Time for Oilers to walk the walk

JOHN SHORT, SPECIAL TO THE EDMONTON SUN

, Last Updated: 2:18 PM ET

Oilers fans are entitled to ask if this is the time, at long last, when players start doing more than talk the talk.

Following the dismal loss to a solid but uninspired group of San Jose Sharks, it was the turn of Steve Staios to say all the right things. In another corner, captain Ethan Moreau was doing the same - for the umpteenth time this season.

You've read it all before, and heard it at least often: they have to play with passion, take care of the basics ... and on and on and on.

One longtime hockey guy told me the other day that Craig MacTavish's biggest flaw as head coach is that he keeps treating the Dustin Penners and Bobby Nilssons and others like men, rather than the children they are in real life.

This whole thing reminds me of a long-ago conversation with a high school teacher in Kimberley, B.C.

Working with students who lacked motivation and other basics, he closed the door after class one day and delivered a serious message, one I will never forget

"I've shown you what to do," he said. "I've given you help to do it.

"I've asked you to work hard. I've told you how important it is. But I'll never beg you."

Of all the reasons why MacTavish can't deliver a similar speech, the biggest is this: in Kimberley, they were students; in Edmonton, players are independent contractors in a sellers' market and their commitment on any given day is only what they want it to be.

BALL GAME

For several months, there have been whispers that the Edmonton Oilers want to run the next professional baseball team in our town.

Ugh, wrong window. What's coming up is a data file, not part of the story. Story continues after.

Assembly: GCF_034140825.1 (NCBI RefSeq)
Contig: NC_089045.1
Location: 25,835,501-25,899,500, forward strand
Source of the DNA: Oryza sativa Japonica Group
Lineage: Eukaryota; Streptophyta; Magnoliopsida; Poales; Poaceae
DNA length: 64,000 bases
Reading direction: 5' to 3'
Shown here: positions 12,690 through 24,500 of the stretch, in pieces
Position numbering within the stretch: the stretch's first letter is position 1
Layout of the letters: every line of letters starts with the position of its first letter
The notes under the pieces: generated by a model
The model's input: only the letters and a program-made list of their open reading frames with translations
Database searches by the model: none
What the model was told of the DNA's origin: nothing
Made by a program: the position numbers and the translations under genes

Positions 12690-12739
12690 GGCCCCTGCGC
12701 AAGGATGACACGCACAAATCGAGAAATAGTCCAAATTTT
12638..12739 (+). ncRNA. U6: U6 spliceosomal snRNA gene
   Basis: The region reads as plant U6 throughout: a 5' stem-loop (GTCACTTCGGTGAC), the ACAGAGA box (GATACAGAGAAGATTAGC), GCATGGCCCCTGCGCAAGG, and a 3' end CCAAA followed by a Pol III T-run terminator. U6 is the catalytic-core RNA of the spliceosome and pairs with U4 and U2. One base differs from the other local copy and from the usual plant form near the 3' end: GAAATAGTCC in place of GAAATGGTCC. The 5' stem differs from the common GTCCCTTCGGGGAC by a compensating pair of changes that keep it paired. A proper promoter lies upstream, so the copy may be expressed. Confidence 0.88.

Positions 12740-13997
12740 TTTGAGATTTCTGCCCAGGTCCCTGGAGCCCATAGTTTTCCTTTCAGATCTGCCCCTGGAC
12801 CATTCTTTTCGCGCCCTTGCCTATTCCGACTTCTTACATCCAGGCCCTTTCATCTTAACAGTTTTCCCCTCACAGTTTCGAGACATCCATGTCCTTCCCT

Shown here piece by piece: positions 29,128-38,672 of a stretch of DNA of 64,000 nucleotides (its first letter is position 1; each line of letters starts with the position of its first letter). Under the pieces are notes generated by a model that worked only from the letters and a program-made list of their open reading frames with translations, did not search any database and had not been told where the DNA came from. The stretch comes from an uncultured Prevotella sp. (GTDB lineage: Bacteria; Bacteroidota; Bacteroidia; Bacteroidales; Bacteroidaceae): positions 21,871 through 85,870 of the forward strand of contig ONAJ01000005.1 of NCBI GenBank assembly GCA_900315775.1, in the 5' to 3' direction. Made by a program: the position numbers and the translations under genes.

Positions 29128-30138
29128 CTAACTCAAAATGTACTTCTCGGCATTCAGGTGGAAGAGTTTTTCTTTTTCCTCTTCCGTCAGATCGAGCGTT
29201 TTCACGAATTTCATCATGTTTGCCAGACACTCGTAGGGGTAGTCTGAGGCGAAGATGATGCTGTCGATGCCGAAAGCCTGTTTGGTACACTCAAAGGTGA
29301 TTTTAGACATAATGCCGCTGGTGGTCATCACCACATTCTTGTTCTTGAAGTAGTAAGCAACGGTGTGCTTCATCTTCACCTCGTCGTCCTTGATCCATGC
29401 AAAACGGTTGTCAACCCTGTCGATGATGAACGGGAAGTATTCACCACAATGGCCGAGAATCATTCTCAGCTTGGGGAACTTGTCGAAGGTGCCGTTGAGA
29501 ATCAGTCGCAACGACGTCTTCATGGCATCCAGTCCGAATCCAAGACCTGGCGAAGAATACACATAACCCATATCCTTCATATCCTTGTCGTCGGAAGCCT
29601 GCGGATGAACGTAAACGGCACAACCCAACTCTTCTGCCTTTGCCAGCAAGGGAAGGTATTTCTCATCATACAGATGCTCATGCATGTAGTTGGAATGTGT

To me, it's important that Pat Laforge and other decision-makers - including Daryl Katz, of course - change their minds.

Sure, Laforge (or whoever) can find a bright group to operate the new franchise, whatever its name and whatever the level.

Another obvious benefit would be the owner's deep pockets.

The Eskimos are no longer involved, thank the baseball gods, but there's no way the Oilers, from the top down, could afford the time or interest necessary to run a first-class operation.

There is a pseudo-NHL team to worry about. They work almost as hard on the junior Oil Kings.

Incredible amounts of work are needed to keep the arena dream in motion.

Besides, it's almost certain that Katz is approached every day to get involved in soccer, motor racing and any other scheme likely to make money for its promoters.

It has been argued that the biggest reason for the Oilers' interest in baseball is the access to Telus Field that would automatically follow. Which guarantees a series of staged events.

Surely, there would be many more rock concerts than the old Trappers ever attempted when Mel Kowalchuk was in charge.

If you ask me (and nobody has), the concerts would mean more to the Oilers than the baseball team. A couple of big crowds on sunny weekends would provide signing bonuses for a few more independent contractors.


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